Norwegian Genealogy

Submitted Photo Lena Larsen with sisters Julia Eide and Lena Thompson, circa 1905.

Tracing your lineage is a fun and rewarding challenge that requires some basic knowledge of past centuries, but how do you begin to discover your Norwegian ancestry? When you have the name of a Norwegian-born ancestor to go on, quite a few sources can assist in your search for him or her, and your lineage can lead you further back in time.

On Sunday, Oct. 7, at 2 p.m. at the Minot Library, the Daughters of Norway invite Nordic women ages 13 and up to attend a presentation designed to help you research your Nordic family tree. The best place to start is with yourself and your parents. Some records are more accurate than others. Having three documented sources confirming information is recommended.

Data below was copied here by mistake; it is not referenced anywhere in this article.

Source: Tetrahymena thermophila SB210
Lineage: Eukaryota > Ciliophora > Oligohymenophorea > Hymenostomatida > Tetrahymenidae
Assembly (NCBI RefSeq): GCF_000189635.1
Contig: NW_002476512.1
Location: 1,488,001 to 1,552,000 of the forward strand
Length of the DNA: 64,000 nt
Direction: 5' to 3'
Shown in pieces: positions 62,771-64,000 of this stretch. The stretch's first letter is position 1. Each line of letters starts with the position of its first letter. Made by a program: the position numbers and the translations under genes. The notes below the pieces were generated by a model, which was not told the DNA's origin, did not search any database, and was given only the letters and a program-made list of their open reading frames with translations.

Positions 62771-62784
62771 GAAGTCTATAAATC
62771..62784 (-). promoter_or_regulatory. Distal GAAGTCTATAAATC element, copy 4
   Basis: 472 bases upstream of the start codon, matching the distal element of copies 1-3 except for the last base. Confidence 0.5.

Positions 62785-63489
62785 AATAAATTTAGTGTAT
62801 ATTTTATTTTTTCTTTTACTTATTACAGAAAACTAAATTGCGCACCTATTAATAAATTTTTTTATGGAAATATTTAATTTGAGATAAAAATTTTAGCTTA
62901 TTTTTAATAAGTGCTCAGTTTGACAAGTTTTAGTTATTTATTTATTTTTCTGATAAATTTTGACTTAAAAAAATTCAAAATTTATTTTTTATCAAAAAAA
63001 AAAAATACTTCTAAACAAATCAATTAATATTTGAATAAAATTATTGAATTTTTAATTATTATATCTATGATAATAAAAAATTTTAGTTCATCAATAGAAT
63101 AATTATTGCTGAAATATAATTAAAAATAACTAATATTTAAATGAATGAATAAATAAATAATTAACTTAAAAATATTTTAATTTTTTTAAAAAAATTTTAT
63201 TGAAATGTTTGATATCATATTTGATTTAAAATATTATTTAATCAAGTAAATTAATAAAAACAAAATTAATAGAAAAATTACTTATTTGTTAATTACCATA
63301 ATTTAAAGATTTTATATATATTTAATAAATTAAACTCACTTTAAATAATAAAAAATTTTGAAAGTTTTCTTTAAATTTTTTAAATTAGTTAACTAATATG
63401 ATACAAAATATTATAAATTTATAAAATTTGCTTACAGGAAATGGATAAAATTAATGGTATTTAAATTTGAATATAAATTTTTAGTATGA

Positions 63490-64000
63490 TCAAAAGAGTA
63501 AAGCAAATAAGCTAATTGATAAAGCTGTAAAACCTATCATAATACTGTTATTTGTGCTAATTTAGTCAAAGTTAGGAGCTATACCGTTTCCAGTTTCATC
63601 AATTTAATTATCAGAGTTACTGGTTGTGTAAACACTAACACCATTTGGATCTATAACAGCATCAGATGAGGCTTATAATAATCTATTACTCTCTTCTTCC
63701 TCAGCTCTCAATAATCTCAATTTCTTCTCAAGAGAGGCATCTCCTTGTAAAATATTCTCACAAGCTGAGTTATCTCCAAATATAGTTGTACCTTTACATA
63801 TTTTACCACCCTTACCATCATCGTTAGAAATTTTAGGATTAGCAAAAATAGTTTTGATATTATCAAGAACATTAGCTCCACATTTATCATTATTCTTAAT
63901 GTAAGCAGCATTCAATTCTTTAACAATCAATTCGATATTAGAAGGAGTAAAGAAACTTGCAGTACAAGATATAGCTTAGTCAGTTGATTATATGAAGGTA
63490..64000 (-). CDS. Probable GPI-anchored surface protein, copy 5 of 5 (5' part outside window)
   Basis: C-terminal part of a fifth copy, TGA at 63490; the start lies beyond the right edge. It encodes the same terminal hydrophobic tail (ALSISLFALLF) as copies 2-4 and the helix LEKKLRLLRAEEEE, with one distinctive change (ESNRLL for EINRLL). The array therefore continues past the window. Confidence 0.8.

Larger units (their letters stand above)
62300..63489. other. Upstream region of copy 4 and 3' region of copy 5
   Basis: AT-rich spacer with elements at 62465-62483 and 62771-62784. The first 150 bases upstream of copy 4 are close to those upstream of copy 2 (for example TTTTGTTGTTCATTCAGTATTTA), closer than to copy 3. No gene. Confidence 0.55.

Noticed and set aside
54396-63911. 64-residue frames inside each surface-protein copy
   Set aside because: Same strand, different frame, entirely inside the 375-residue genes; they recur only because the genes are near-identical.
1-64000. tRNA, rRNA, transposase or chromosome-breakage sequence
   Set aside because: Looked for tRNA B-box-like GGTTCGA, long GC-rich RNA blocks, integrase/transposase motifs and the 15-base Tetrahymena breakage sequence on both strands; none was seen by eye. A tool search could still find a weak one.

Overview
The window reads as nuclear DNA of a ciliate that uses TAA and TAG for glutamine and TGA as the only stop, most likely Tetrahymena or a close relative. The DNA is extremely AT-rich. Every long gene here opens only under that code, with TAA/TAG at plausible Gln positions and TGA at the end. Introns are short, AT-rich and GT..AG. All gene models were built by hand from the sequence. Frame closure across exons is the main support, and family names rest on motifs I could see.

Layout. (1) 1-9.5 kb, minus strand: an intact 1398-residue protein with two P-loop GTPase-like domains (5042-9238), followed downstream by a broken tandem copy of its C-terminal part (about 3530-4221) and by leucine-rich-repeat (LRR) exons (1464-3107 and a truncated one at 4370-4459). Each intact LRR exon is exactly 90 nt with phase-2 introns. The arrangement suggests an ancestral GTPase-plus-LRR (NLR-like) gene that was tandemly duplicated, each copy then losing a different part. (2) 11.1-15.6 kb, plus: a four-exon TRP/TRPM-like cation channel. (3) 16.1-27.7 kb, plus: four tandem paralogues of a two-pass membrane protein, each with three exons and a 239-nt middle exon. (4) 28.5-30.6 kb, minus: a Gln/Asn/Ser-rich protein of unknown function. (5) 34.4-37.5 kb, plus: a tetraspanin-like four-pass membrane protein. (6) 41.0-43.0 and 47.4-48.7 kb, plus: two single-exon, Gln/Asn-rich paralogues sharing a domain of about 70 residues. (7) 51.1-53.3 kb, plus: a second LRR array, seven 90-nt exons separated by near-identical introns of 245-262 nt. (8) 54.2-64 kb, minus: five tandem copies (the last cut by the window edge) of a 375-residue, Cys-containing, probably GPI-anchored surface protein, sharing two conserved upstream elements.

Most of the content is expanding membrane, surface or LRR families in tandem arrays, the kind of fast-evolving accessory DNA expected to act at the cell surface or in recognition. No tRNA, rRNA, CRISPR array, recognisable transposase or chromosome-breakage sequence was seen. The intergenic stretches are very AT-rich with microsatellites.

The first key to unlocking history is an ancestors “name”. This can be difficult with Norwegian genealogy, as names were often changed or spelled wrong when they arrived in America and by the census takers. Immigrants may have changed their name to avoid confusion with too many Olson’s or Anderson’s as well.

Major life events were recorded in church records such as baptisms, confirmations, marriages and deaths in Norwegian parishes and this practice carried over to America churches too. This aids people in finding their genealogy. It is also important to know what was happening in history and emigration patterns is helpful to understand why they moved from one place to another.

The Minot Library, is located at 516 2nd Ave SW, Minot, ND 58701. Please RSVP and call Sue at 701-838-5710 or send an email to norskjill@gmail.com.

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